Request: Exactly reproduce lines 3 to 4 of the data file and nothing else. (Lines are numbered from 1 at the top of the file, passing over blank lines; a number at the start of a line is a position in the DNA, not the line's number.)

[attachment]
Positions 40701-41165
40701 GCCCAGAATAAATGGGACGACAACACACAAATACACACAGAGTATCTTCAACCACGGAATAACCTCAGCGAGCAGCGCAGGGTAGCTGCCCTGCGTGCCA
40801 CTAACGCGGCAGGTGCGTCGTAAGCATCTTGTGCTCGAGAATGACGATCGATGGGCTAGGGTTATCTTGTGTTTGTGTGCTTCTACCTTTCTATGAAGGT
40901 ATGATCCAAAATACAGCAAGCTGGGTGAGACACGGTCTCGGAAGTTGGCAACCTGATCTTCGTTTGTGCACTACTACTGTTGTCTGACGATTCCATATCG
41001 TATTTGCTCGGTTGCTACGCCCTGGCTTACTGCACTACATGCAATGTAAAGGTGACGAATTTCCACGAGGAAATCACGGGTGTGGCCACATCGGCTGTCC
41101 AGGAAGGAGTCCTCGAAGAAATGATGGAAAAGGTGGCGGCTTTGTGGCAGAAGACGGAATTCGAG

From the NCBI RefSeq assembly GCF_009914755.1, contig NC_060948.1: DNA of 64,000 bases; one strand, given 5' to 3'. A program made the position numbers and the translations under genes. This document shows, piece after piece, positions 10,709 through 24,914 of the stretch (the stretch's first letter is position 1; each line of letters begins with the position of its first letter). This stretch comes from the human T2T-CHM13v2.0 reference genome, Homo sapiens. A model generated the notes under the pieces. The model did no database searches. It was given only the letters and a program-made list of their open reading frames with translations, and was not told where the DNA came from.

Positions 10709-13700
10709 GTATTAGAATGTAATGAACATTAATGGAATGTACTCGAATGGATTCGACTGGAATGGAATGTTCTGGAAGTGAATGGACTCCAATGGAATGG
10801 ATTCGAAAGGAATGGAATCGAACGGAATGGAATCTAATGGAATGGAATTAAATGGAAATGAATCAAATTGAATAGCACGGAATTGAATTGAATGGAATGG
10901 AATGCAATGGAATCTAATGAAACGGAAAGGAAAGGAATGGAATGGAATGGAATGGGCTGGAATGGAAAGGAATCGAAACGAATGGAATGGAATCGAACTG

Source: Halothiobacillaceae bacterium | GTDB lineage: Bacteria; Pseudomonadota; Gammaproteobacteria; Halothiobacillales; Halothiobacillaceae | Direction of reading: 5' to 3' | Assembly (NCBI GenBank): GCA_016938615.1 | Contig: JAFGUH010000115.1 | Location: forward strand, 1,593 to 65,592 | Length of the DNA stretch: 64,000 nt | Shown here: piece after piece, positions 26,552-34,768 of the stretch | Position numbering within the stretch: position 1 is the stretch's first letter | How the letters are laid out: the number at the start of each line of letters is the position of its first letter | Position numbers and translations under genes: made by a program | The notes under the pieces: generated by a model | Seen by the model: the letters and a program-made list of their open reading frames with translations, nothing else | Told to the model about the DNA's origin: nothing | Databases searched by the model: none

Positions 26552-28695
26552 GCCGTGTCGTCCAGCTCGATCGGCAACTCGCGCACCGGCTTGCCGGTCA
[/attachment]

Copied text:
40801 CTAACGCGGCAGGTGCGTCGTAAGCATCTTGTGCTCGAGAATGACGATCGATGGGCTAGGGTTATCTTGTGTTTGTGTGCTTCTACCTTTCTATGAAGGT
40901 ATGATCCAAAATACAGCAAGCTGGGTGAGACACGGTCTCGGAAGTTGGCAACCTGATCTTCGTTTGTGCACTACTACTGTTGTCTGACGATTCCATATCG